Report promotes small business development, redressing impacts of past criminalization and driving economic opportunity to historically marginalized communities
Mayor Bill de Blasio today endorsed the safe and fair legalization of cannabis in New York. The Mayor also released his Task Force report on Cannabis Legalization, which calls for a strong, public health-focused regulatory framework and the empowerment of local government to prevent corporate greed, foster small businesses and meet the demands of New York City communities. The report also places great emphasis on the need to ensure that any marijuana industry in New York City right the wrongs of the past and promotes economic opportunity.
“I have been convinced that we can establish a regulatory framework that keeps our streets safe, rights the wrongs of the past, and gives economic opportunity to communities hit hardest by the war on drugs," said Mayor Bill de Blasio. “I support legalization because we’ve developed a path forward that will help make our City fairer. I look forward to working with the State as to make this a reality.”
“As we go down the path toward legalization of marijuana in our city and state, let us recognize that it is not without risks,” said First Lady Chirlane McCray, who leads the City’s mental health and substance misuse efforts. “We must do everything we can to protect our city’s young people, and educate all New Yorkers about marijuana use. That’s why this report is so important, and I urge state lawmakers use the recommendations as a guide for their work in the months ahead.”
“I have long supported the legalization of recreational marijuana, and I am looking forward to reviewing these recommendations. Although whites, blacks and Latinos smoke marijuana at roughly the same rates, minorities have been arrested disproportionally for low-level marijuana possession. We have a responsibility to undo these past wrongs. As New York looks to move forward with decriminalizing marijuana, we must ensure that part of the conversation includes expunging convictions of people with low-level possession offenses,” said Council Speaker Corey Johnson.
The report, A Fair Approach to Marijuana, was produced by the Mayor's Task Force on Cannabis Legalization, which was convened in July 2018 to identify the goals and challenges that should guide the City’s preparations for potential legalization.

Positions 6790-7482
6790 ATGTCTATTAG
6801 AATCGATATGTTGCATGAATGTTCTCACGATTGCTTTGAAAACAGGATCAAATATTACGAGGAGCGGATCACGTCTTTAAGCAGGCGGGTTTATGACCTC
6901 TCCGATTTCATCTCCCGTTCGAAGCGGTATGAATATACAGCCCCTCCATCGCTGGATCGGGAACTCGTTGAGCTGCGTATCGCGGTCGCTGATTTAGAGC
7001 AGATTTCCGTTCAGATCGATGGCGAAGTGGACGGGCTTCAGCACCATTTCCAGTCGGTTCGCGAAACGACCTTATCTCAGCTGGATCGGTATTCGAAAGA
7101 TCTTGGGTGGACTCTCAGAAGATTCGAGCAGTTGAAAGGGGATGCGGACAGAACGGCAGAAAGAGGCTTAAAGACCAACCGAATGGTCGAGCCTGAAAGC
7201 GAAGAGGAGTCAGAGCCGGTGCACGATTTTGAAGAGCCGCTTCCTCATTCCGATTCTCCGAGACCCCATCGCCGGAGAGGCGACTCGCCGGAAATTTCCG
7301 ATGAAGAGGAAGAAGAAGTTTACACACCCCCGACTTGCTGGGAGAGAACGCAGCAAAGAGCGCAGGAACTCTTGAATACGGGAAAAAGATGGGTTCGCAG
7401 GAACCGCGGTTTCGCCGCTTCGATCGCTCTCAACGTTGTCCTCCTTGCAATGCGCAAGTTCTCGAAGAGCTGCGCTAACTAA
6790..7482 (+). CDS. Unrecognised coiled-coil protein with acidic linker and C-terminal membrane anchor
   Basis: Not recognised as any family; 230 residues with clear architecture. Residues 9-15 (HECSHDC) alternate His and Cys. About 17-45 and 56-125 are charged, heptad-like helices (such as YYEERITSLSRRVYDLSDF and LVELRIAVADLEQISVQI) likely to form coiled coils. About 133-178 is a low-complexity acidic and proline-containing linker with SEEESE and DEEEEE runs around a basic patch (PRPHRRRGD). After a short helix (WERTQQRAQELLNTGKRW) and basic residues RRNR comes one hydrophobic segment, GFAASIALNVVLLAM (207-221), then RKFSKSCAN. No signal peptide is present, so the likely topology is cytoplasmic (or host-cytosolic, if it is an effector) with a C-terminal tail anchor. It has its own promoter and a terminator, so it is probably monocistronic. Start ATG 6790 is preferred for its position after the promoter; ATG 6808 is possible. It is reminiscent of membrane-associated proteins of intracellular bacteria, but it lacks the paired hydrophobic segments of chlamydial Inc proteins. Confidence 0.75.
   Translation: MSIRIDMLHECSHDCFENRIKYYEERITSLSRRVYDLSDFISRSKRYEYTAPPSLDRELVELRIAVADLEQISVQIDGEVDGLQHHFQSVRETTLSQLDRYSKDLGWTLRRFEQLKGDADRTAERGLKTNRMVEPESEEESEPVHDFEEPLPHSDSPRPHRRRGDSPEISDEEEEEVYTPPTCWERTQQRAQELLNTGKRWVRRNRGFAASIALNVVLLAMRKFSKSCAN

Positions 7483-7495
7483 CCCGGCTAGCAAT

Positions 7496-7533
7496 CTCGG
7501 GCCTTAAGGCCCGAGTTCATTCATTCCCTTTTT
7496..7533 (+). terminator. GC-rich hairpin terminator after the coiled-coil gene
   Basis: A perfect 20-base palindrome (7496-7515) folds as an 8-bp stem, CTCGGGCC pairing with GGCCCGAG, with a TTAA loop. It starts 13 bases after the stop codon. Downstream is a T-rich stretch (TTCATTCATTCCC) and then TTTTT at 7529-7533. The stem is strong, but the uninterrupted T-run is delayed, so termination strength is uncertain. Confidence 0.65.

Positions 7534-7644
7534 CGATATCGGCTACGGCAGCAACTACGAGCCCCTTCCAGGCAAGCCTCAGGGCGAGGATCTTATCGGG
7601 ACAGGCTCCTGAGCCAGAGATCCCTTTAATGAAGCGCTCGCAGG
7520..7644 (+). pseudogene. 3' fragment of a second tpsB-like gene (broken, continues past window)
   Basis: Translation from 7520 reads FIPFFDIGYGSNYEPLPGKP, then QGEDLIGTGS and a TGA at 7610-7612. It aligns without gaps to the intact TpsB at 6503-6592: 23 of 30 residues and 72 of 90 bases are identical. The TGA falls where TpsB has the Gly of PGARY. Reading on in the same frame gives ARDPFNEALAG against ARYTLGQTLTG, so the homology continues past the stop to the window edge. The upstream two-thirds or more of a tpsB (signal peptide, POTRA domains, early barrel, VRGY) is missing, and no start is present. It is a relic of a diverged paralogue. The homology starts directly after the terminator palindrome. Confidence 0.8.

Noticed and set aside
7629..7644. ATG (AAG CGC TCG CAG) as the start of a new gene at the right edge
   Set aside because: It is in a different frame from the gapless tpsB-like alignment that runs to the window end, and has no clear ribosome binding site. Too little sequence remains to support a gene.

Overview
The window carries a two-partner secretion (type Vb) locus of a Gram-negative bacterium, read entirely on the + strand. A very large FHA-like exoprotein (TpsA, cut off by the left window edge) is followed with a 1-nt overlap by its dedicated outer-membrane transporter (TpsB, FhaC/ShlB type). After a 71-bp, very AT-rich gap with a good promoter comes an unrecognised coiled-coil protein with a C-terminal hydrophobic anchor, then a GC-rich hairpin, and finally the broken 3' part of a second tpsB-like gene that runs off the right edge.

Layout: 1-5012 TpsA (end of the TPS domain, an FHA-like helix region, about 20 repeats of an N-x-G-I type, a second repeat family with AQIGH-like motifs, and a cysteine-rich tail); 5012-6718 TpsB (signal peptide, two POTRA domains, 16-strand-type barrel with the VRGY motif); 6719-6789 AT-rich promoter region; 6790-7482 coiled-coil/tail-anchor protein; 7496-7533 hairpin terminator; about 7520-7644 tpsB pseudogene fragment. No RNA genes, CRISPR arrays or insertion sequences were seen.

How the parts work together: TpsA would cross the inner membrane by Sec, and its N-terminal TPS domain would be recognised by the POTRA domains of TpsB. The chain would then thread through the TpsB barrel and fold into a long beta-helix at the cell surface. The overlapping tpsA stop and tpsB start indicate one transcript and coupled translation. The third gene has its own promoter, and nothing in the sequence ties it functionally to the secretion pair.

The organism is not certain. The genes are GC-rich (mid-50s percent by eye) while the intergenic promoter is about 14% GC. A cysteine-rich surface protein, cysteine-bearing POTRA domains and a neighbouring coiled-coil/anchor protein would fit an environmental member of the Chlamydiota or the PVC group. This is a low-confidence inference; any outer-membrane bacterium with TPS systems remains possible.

The recommendations are centered on local development, equity, public health and a wholesale departure from the failed war on drugs. These include the automatic expungement of criminal records for conduct that would be legalized – subject to notice and opportunity by District Attorneys’ Offices to raise objections in specific cases; educational resources for youth, educators, consumers, health care workers; the elimination of routine testing as prerequisite to social service benefit eligibility and the prohibition of pre-employment and random testing, with some narrow exceptions.
It also calls for balancing State regulatory structures with local authority to permit licensed consumption sites, determine business density restrictions to avoid over-concentration and allow localities to restrict or prohibit home cultivation. The report also makes recommendations to prevent big business from market domination by instituting a licensing system that would create opportunities for small businesses.
If legalized, the City would seek to:
- Establish an Equitable Licensing System: Create local licensing programs, regulate public places of consumption, regulate home and commercial cultivation and manufacturing, and regulate home delivery services.
- Preserve Communities: Establish zoning and area restrictions for cannabis businesses, as well as restrictions on the density to determine how the location of cannabis businesses can best fit into the fabric of its communities.